Thieves broke into Atomic Wings, 321 9th Street, last week, taking nearly $7,000 in receipts.
Workers at the scorching hot chicken wing chain said that someone broke into the eatery near Fifth Avenue just after midnight on November 8.
The suspects barrelled through a back door -- knocking it off its hinges -- and then cracked open a drop safe, where the money was found.
Cops were trying to corral the sticky fingered thieves as this paper went to press.
A would-be car thief was tracked down and arrested after he made the mistake of swiping a car off Third Avenue, but parking his ill-gotten gains a block away.
Officials allege that Rene Lugo, a resident of President Street, took a 2009 Chevrolet Malibu belonging to Budget Rental Cars.
Cops were told that someone had rented the car on November 7 and had left it on Third Avenue near Sackett Street just before 10 a.m. as he ran a few errands.
Lugo apparently grabbed the car without too much difficulty since it was running and the keys were inside.
The victim immediately called police, claiming that a white male in a grey hoodie had taken the car.
Responding officers searched the area and quickly found the Malibu behind a Third Avenue building between Union and President streets, not two blocks away.
As cops recovered the car, they noticed that the keys for the vehicle were in another car next to the Malibu.
Cops ran those car’s plates, which came back to Lugo’s girlfriend.
During questioning, the girlfriend said that Lugo often parks the car behind the Third Avenue building.
Lugo, when reached by cell phone, said that he was in the Bronx and couldn’t come in for questioning.
But that all changed when cops saw Lugo -- who fit the description of the car thief -- near the girlfriend’s home.
Lugo, who ultimately admitted to taking the car, was charged with grand larceny of an automobile.
Thieves rifled through a 15th Street home while the 39-year-old tenant was on vacation, officials said.
Cops were told that a Dell computer was removed from the home near Fourth Avenue sometime between October 31 and November 6.
Whoever broke in reportedly forced open an unlocked front window and exited through the front door, officials said.
Windows are a thief’s best friend.
A pair of thieves embraced their long lost pal on 12th Street between Fourth and Fifth avenues last week by forcing open the back window to an apartment building on the afternoon of November 4.
The 31-year-old victim said that whoever entered his home made off with a laptop computer, an iPod and a pair of headphones and exited through the front door.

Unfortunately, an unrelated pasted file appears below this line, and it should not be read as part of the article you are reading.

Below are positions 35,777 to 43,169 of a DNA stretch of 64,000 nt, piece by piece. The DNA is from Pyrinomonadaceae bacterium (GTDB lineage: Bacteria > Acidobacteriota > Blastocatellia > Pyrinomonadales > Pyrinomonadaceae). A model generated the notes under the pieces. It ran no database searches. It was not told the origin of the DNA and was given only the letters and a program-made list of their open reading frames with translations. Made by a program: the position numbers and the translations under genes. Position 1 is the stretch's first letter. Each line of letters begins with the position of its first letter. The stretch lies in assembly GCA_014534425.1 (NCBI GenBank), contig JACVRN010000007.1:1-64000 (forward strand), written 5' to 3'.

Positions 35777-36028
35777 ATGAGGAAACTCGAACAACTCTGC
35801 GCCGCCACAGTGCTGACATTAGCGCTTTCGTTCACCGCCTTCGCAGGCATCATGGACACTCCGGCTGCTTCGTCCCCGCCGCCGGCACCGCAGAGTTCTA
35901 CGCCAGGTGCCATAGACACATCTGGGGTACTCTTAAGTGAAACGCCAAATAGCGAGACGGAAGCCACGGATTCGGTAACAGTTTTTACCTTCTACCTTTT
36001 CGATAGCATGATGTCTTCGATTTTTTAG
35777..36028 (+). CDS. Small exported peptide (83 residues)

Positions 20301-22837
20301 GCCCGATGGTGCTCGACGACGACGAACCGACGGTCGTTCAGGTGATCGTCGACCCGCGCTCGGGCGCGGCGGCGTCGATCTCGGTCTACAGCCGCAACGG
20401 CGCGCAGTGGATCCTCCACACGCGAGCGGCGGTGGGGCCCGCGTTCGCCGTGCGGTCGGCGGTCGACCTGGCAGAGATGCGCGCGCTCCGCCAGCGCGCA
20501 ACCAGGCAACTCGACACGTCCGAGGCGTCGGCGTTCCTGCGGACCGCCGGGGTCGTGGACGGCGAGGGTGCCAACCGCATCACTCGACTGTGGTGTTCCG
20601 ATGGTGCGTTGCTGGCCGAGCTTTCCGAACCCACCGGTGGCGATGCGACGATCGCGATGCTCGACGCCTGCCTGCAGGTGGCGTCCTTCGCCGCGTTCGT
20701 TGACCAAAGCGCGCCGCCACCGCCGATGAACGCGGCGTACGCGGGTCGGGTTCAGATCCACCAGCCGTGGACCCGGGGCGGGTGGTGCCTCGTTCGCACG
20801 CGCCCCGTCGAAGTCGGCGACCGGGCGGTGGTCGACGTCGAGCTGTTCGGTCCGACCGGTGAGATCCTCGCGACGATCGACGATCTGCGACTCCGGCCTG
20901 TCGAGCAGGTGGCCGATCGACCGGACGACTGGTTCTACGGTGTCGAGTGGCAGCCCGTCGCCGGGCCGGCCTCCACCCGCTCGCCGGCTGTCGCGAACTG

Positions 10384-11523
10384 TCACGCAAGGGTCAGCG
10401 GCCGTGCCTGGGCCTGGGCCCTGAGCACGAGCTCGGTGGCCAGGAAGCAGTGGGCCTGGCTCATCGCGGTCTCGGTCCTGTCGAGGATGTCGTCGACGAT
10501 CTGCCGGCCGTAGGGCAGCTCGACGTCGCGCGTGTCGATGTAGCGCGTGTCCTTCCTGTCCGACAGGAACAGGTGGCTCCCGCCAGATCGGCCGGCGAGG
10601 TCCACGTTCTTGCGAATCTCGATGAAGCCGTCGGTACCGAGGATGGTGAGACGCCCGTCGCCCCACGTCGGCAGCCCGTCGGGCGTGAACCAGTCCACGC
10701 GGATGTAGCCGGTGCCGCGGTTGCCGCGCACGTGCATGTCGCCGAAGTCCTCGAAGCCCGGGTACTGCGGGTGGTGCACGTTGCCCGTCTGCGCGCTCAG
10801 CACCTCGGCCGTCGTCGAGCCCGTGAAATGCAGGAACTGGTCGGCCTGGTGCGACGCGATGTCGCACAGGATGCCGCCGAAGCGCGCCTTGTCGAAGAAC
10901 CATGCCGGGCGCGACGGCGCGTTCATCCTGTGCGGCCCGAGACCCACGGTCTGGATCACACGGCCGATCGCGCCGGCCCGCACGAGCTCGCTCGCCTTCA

A resident who saw and may have chatted with the thieves, described them as Hispanic males between 5’4” and 5’5”.
This is the second time in two weeks that chatty thieves decided to gab with apartment building residents.
On October 27, someone broke into an apartment on Third Avenue and Carroll Street, swiped two laptop computers, and left, but not before speaking to one of the victim’s neighbors, cops were told. It was unclear if these two incidents were related.
Police were looking for all three thieves as this paper went to press.
A 54-year-old check-kiter was arrested last week after he tried to pass a fake check at a local Citibank.
Officials said that Rodney Smith was charged with attempted grand larceny after trying to cash the bogus check to the tune of $1700 at the bank branch on Seventh Avenue near President Street.
Park Slope bank tellers must be a bit more perspicacious than in other communities since Smith managed to get money from two other banks with the same scam, officials said.
A thief tried on two employees’ purses at the Fabco Shoes at 522 Fifth Avenue.
Cops from the 78th Precinct were told that the two employees were helping other customers at 6 p.m. October 29 when someone snuck behind the counter and removed the purses, each of which contained a few dollars and some credit cards. An iPod was also taken, officials said.
Cops are trying to figure out who made of with a U-Haul truck from a Fourth Avenue depot last week.
Officials said that the 2009 Ford Ecoline van was removed sometime after 11:45 p.m. on November 5.
U-Haul employees said they locked the van before they left it, but it was gone when they returned at 8:40 a.m. that morning.
Why hassle with a lock when you can go around it?
A thief breaking into a 14th Street apartment believed the same thing recently as he thought out of the box and focused on the drywall next to the apartment door rather than the lock.
A 34-year-old man told police that he returned to his home near Fourth Avenue after a short vacation on October 26 and found a small hole in the wall next to his door.
The hole was big enough for someone to reach inside the apartment and unlock the door, officials were told.
Whoever did so swiped a laptop computer, a DVD player, a 32” television and a grey coat, cops were told.
A thief looted a fourth floor apartment on Fifth Avenue last week after scaling the building’s rear fire escape.
A 39-year-old man told police that he returned home at 5 p.m. on October 30 and discovered that someone had removed two computers and a PlayStation console.
It was later determined that the thief who burglarized the home had entered through a back bedroom window leading to a fire escape.
The victim made it easy for the thief, said police, noting that the tenant admitted to leaving the window unlocked when he left for the day.
©2009 Community News Group
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